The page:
THM: Corridor

This is a simple web hacking room that serves as a good intro to IDOR vulnerabilities

What is an IDOR?

IDOR stands for “Insecure Direct Object Reference”. In simple terms an IDOR is a vulnerability where a website uses user supplied input to access internal objects directly. It is one of the most common web app vulnerabilities. The best way to learn about them is to dive in.

Getting The Flag

When you visit the site you’re greeted with this image that allows you change your perspective and click on doors. After clicking around for a while you’ll notice that all the doors just point to empty rooms.

If you look at the url though you’ll notice that every room has a different string of gibberish added to it whenever you click a door. This seems like a hash so let’s try to crack it using

It comes back as an MD5 hash and the original digest was 7. Let’s crack the other rooms to see if there is a pattern. Checking all of the rooms individually is tedious, but if you view the source code of the corridor you’ll find them all listed.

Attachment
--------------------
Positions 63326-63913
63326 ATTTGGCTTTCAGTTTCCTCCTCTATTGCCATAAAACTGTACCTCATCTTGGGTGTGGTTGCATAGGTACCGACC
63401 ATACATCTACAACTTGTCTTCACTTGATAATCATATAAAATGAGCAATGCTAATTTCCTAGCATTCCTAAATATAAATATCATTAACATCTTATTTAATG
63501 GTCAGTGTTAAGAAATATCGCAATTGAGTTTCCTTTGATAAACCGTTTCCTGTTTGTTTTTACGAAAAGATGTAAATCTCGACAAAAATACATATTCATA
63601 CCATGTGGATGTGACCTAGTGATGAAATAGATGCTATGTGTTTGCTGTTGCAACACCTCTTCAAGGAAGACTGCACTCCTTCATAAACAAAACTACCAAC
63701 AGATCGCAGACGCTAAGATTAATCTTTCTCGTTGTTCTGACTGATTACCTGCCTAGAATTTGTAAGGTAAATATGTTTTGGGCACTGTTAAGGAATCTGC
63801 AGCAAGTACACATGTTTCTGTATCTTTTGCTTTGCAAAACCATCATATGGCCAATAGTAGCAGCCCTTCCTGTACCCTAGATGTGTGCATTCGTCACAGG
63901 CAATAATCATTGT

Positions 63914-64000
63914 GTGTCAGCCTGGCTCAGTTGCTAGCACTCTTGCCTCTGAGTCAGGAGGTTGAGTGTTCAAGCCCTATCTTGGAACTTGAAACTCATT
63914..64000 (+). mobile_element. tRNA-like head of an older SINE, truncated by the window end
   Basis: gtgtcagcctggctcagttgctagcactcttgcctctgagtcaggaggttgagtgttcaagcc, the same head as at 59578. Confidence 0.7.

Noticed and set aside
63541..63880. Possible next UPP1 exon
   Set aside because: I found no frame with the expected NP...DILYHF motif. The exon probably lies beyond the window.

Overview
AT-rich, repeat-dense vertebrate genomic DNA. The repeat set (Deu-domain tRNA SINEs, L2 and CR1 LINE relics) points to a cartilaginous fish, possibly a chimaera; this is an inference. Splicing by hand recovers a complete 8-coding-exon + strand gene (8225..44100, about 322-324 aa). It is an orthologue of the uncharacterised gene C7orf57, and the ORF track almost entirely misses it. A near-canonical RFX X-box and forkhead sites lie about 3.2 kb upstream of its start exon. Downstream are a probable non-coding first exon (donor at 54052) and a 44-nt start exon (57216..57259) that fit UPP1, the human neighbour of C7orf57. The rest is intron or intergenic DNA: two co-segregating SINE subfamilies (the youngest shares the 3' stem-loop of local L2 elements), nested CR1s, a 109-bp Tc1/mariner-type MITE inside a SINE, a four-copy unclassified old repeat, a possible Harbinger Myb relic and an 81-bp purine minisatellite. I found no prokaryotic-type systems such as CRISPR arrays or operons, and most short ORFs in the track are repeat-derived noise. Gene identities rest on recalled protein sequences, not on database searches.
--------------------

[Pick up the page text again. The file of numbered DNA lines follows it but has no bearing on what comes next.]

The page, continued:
They all come back as numbers 1 through 13. So the rooms are numbered, but if you count the doors you’ll find that there are 14. Where is the missing door. Let’s generate our own hashes and put them in the URL. I used to cook up some hashes. At first I tried 14 but that returned a 404 error. One of the first things I learned about IDORs was that whenever you see a number in the url or http request switch that to 0 to see what that does to an application. So In tried 0.

Which returned the flag. If you’re having trouble generating the hash make sure you’re using the MD5 algorithm and be careful of pressing space or enter as that will change the hash.